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Breast cancer prevention: 3 Simple lifestyle tips to reduce your risk

With breast cancer numbers on the rise, women need to take steps to improve their lifestyle to protect against the disease. Developing better habits doesn’t have to be complicated. Registered dietitian Elizabeth Ward, author of MyPlate for Moms: How to Feed Yourself & Your Family Better, wants to spread the word about the impact of food and exercise in reducing the risk of breast cancer.

Woman wearing pink

Support Susan G. Komen for the Cure

For National Breast Cancer Awareness month, buying Eggland’s Best eggs now through November 15 helps support the Susan G. Komen for the Cure foundation. The eggs are stamped with the familiar pink ribbon logo – a reminder each time you’re ready to crack a shell. Dietitian Elizabeth Ward partnered with the campaign to showcase how certain foods, including chicken and eggs, are excellent lean protein sources and contain plenty of nutrients to help you live a healthier lifestyle.

“I think there’s so much information out there about what constitutes a healthy diet and what you should be doing in terms of exercise that it can become overwhelming, and if you’re busy you might not have the time to wade through it,” Ward says. Distilling advice into three simple tips, she wants women to embrace these changes and fight the rising number of women with breast cancer.

Here are her three simple lifestyle tips at the heart of her message.

3 Top tips to protect your breasts

1Make calories count by choosing nutrient-dense foods

Build your diet out of whole grains, seafood and lean protein sources such as chicken and fortified eggs.

Eating the right foods doesn’t mean spending hours in the kitchen or making everything from scratch. Ward recognizes women lead hectic lives and need quick solutions: “You can do something as simple as go to the grocery store and get a rotisserie chicken that has already been cooked. Go to the frozen foods aisle, get a bag of mixed frozen vegetables and go pick up some crusty whole grain bread – and that is a meal.”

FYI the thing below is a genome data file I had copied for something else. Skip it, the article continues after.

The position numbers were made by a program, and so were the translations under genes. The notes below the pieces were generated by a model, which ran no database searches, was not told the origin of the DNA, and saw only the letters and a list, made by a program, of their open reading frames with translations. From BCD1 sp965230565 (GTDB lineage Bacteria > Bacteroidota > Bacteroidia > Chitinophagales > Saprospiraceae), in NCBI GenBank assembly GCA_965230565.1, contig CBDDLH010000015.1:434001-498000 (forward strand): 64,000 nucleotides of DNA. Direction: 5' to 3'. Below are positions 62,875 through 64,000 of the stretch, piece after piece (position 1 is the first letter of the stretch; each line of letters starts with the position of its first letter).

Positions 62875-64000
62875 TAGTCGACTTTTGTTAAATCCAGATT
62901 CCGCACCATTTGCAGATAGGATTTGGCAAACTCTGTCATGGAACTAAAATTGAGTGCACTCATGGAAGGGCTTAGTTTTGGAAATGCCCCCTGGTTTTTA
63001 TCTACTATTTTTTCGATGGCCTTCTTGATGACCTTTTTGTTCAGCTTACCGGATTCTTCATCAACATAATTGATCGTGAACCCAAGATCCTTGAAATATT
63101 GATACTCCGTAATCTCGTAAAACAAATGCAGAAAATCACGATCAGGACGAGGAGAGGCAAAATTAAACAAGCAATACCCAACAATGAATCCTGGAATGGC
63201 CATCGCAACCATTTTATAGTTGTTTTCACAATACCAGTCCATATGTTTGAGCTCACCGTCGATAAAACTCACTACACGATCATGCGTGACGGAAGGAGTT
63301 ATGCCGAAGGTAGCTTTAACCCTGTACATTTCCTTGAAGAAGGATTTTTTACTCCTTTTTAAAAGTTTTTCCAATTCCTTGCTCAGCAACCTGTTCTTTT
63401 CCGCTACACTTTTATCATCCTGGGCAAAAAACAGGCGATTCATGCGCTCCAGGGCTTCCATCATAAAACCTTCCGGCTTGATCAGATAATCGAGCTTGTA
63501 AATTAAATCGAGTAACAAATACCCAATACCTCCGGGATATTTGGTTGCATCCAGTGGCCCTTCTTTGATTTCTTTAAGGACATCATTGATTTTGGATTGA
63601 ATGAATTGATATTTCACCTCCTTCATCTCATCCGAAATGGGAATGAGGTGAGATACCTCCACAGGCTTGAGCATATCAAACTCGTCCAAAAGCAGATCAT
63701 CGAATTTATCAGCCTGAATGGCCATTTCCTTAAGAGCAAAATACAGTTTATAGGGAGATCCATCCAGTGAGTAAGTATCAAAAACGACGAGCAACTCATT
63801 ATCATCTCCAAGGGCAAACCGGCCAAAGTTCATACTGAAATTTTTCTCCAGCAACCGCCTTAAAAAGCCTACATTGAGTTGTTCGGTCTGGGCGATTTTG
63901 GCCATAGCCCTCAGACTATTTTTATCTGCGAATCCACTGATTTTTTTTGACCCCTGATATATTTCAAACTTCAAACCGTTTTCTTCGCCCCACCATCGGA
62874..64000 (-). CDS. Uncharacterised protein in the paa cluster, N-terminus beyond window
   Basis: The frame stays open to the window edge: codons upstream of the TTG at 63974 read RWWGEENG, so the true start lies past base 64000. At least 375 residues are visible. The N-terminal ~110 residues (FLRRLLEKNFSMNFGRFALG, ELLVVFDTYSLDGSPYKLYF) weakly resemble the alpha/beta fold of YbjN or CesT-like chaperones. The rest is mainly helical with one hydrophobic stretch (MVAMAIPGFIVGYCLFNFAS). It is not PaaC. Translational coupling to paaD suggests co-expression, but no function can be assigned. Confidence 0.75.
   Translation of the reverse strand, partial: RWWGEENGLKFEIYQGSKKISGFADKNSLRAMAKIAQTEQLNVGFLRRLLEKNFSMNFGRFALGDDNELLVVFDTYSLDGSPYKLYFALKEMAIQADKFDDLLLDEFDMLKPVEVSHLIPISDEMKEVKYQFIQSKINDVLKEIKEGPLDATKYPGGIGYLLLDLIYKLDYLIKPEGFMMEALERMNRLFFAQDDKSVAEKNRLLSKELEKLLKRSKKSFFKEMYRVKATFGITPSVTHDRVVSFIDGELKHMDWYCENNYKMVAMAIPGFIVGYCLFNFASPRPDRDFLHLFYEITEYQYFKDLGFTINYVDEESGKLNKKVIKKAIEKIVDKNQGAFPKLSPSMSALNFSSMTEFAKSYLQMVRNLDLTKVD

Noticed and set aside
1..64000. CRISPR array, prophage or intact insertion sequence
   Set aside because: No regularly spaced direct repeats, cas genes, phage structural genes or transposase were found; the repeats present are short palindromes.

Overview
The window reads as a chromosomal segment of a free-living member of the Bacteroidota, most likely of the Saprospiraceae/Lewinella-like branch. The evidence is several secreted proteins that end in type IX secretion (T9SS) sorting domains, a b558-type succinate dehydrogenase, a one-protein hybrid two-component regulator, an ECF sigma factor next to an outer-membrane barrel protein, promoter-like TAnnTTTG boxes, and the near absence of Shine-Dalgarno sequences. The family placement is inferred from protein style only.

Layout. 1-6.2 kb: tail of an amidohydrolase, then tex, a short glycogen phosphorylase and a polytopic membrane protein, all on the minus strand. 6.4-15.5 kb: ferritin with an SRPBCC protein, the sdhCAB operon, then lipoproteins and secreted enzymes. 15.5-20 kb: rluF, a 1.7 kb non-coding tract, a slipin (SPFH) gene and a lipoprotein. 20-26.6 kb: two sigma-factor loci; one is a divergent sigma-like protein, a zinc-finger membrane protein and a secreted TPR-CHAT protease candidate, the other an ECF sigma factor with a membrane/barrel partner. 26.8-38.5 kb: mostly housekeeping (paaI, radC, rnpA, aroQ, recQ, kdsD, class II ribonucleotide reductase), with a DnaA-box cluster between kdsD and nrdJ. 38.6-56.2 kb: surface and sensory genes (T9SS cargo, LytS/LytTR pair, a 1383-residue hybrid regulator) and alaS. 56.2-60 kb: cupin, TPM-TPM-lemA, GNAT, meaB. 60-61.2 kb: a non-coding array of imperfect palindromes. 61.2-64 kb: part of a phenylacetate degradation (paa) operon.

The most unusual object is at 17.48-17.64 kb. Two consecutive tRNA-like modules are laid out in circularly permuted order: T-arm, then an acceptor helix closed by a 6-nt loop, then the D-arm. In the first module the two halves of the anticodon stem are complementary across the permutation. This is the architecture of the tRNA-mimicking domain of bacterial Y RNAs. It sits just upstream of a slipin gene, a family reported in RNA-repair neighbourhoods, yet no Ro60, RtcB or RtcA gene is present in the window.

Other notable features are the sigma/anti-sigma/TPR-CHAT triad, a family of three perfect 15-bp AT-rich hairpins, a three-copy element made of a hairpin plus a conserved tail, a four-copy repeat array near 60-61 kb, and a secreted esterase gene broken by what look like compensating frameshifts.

If you have eggs on hand, you can make a meal in minutes – scrambled eggs, an omelette, French toast. Breakfast foods work at any time of day, and eggs are low in calories and high in protein and nutrients such as vitamin D.

Ward also hard-boils eggs at the beginning of the week for her go-to snack, combining an egg with some whole-grain crackers, fruit or vegetables. “I think snacks are great, but they should be mini meals, not meal wreckers,” she says. “Always be thinking of a protein food and a carbohydrate food to put together.”

2Eat lean protein to curb cravings

When planning your meals, incorporate high-quality lean protein into your diet to feel more satisfied in between meals and help reduce overall calorie intake.

“It’s very important to build your meals around protein because protein helps to keep you fuller for longer,” she says. Research has proven that eating protein such as eggs at breakfast will help you stay energized throughout the day and be less likely to give in to empty-calorie cravings.

Preliminary evidence also suggests that vitamin D and choline can help reduce the risk of breast cancer. Eggland’s Best eggs contain twice the amount of vitamin D when compared to ordinary eggs, and contain 125 milligrams of choline, which is 25 percent of the daily adult requirement.

3Exercise for healthy weight control

Staying physically active for just 35 minutes a day will help with weight control, as well as help reduce risk of certain cancers, such as breast cancer.

How can busy people fit in 35 minutes? Break up your exercise time. “Get the exercise however you can – get out and take 10- or 15-minute walks,” Ward advises. “Use a video at home or an active video game to get your exercise in. Do what you can, because all movement burns calories and will go towards controlling your weight better.”

More on breast cancer

10 Risk factors for breast cancer
New drug for breast cancer: Fish oil?
The breast cancer-fighting kitchen

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